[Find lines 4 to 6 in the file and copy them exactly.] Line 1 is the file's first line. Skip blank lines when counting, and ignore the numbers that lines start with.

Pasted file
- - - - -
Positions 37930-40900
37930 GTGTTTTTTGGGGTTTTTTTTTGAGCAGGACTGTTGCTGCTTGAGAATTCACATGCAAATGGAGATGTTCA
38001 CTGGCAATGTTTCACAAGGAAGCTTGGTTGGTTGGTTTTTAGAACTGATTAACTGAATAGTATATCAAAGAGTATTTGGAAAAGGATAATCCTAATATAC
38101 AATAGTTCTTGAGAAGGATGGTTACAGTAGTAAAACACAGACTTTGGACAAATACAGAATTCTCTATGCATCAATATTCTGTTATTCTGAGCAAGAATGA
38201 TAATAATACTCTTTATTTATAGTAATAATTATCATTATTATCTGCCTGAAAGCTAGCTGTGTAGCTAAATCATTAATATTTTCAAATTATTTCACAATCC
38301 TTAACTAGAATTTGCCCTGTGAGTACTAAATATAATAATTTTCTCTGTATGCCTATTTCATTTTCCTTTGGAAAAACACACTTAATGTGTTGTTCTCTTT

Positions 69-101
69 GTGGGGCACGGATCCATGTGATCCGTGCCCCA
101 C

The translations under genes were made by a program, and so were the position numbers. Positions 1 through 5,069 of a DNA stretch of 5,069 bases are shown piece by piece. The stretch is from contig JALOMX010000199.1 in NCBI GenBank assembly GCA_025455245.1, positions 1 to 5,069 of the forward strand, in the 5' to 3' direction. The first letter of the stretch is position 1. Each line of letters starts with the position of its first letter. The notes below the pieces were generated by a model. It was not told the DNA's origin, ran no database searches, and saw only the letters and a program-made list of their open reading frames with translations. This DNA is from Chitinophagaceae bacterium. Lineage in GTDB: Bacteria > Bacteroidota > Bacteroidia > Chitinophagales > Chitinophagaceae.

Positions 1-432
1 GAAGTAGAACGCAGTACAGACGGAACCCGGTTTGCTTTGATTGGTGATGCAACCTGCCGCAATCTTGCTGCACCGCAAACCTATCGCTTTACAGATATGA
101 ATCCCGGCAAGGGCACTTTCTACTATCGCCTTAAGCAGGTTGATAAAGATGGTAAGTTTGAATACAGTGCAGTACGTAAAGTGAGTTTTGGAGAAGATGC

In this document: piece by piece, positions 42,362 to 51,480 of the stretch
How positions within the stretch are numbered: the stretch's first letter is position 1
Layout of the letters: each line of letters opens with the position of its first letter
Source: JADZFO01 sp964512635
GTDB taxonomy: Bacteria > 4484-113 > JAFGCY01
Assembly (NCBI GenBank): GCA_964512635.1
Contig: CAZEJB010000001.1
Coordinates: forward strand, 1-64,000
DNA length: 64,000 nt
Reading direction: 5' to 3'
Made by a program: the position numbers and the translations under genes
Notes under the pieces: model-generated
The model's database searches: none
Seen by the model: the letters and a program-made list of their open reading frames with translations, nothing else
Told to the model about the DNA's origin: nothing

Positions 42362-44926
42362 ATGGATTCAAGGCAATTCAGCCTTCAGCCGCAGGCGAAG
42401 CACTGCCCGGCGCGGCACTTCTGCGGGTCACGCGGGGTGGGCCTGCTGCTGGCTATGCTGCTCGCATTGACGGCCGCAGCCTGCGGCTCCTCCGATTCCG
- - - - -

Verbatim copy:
38101 AATAGTTCTTGAGAAGGATGGTTACAGTAGTAAAACACAGACTTTGGACAAATACAGAATTCTCTATGCATCAATATTCTGTTATTCTGAGCAAGAATGA
38201 TAATAATACTCTTTATTTATAGTAATAATTATCATTATTATCTGCCTGAAAGCTAGCTGTGTAGCTAAATCATTAATATTTTCAAATTATTTCACAATCC
38301 TTAACTAGAATTTGCCCTGTGAGTACTAAATATAATAATTTTCTCTGTATGCCTATTTCATTTTCCTTTGGAAAAACACACTTAATGTGTTGTTCTCTTT